Knock-in mice typically report the expression of the target gene in the form of cytosolic fluorescence. However, the lifetime of mRNA and protein of fluorescent proteins is rather long, so cells may still be fluorescent after the endogenous protein has been degraded (Chudakov et al., 2010). For instance, the half-life of WT GFP has been measured as 25–54 h (Sacchetti et al., 2001), though modifications can reduce this to 2–5 h (Li et al., 1998; Corish and Tyler-Smith, 1999). Nuclear or other localization signals can be useful to enhance the intensity or change the pattern of fluorescence (Abe and Fujimori, 2013). In some cases, the fluorescent protein is fused directly to the protein of interest to enable tracking of the protein localization (Shaner et al., 2004). This is particularly useful where the gene function is associated with (nuclear or other) relocation, like for NF–κB (De Lorenzi et al., 2009).
Another (older) approach uses transgenic mice produced by pronuclear injection of DNA incorporating the FP cDNA and some part of the promoter (Yang and Gong, 2005). This leads to random insertion into the genome with an unknown copy number. Random integration may disrupt gene expression in the area in which the transgene was inserted. Furthermore, the promoter contains only part of the sequence information needed to impart faithful expression. Gene expression usually also depends on the location within the chromosome (accessible DNA or not), and therefore transgenic reporters usually do not correspond well to the protein of interest (Fig. 1). A newer technique uses a bacterial artificial chromosome (BAC) that inserts the promoter, as well as enhancer elements of the target gene via homologous recombination into a known locus, like Rosa26, that has been shown to be constitutively open to transcription (Soriano, 1999). This is better able to accurately report on gene expression (Yang and Gong, 2005).
Unlike knock-in or transgenic reporters, which fluoresce when a gene is being expressed, lineage tracker mice rely on the Cre/loxP system to permanently mark cells that have expressed a gene at any point in their lineage (Gu et al., 1994). The Cre recombinase gene is inserted after the locus of the target gene using the IRES system so that both Cre and the original gene are expressed. The Cre recombinase then removes a stop signal surrounded by loxP sites, enabling transcription of the gene for a fluorescent protein. Typically, this gene is in the Rosa26 locus. The cell in which this occurs, and all cells derived from it, will constitutively fluoresce regardless of current gene expression. An additional advantage of lineage tracker mice is that all tagged cells should have similar levels of brightness, because of the constitutive Rosa26 expression. A variant is the inducible lineage tracker mouse, in which the Cre can be switched on by injecting tamoxifen (Indra et al., 1999). This type of mouse was instrumental in revealing the embryonic origin of macrophages (Yona et al., 2013). Using such mice often shows surprising patterns of gene expression, because Cre recombinase may be activated during a brief bout of gene expression during development that went previously unnoticed.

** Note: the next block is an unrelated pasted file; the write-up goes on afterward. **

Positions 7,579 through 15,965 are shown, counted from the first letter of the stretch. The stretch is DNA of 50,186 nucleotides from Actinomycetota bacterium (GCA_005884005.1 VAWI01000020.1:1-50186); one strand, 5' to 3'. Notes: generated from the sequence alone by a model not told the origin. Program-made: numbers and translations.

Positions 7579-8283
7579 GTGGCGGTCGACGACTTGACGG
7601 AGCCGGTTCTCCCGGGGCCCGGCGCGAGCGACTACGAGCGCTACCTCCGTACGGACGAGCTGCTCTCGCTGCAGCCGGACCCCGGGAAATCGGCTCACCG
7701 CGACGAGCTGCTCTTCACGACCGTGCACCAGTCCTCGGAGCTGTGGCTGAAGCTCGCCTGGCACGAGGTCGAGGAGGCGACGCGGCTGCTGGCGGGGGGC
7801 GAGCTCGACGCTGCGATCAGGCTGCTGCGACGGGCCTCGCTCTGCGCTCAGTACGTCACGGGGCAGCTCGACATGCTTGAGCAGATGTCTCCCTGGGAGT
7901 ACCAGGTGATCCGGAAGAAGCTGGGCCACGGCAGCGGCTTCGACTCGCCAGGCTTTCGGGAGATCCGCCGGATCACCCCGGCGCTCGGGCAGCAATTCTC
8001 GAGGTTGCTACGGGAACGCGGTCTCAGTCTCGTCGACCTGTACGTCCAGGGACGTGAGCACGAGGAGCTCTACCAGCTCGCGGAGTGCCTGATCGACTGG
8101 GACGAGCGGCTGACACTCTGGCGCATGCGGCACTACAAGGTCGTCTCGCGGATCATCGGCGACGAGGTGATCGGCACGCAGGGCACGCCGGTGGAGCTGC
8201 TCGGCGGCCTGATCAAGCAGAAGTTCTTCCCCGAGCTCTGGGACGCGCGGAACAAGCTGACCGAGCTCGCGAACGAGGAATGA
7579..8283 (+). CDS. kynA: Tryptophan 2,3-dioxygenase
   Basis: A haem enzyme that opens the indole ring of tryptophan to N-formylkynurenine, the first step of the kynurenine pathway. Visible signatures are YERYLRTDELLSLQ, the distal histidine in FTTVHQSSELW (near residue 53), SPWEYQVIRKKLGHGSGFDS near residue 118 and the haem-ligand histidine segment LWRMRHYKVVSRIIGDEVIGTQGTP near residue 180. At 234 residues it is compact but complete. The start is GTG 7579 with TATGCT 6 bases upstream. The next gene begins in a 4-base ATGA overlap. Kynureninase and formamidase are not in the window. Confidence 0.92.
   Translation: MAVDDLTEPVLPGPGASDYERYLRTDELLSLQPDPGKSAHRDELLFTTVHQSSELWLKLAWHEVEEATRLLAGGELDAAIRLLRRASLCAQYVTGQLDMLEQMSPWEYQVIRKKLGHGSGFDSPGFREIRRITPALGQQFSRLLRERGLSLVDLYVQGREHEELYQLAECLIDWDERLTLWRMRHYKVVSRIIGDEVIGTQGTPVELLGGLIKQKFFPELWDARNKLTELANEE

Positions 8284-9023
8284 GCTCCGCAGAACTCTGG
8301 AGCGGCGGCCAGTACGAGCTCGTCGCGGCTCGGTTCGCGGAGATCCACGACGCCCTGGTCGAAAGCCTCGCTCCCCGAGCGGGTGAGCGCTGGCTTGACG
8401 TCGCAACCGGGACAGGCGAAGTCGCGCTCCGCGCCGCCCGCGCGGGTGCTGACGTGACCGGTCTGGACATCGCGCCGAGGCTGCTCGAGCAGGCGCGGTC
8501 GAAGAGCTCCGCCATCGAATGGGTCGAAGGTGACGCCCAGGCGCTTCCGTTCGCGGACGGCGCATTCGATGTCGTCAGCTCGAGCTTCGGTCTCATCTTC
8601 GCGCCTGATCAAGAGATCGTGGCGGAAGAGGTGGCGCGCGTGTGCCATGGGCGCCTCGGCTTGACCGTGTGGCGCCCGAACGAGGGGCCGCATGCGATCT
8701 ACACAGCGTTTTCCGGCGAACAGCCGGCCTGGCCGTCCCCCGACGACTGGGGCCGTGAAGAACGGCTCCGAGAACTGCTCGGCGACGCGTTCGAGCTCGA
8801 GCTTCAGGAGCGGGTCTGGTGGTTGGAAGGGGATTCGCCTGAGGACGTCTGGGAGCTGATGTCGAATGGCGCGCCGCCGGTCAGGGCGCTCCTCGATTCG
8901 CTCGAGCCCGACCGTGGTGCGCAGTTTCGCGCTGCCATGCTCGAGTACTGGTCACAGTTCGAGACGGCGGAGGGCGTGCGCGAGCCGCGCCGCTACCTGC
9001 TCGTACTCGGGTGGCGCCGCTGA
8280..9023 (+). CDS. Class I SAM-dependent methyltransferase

Another variant of linage tracker mice is the confetti mouse, in which, after Cre recombination, individual cells stochastically express combinations of CFP, GFP, YFP, and RFP, so that each cell and its derivatives has its own hue (Snippert et al., 2010). Lineage tracker mice have been bred with knock-in mice. For example, in the ex-FoxP3 mice, the cells that currently express the regulatory T cell transcription factor FoxP3 express both GFP and RFP, whereas cells that expressed FoxP3 in their past but not currently express only RFP (Miyao et al., 2012).
Cells in functional reporter mice become fluorescent after the activation of a specific function instead of simply as a marker of the cell subset. For instance, in the Nr4a1GFP mouse, T cells increase GFP brightness after TCR activation (Moran et al., 2011). In p65GFP mice, GFP is expressed cytosolically in many cell types, but is translocated into the nucleus after NF–κB pathway activation (De Lorenzi et al., 2009). Nuclear translocation is an excellent indicator of activation and has the added benefit that the cell is visible by fluorescence microscopy before and after activation. Functional reporters can be generated from any of the aforementioned genetic engineering techniques, depending on the biological question.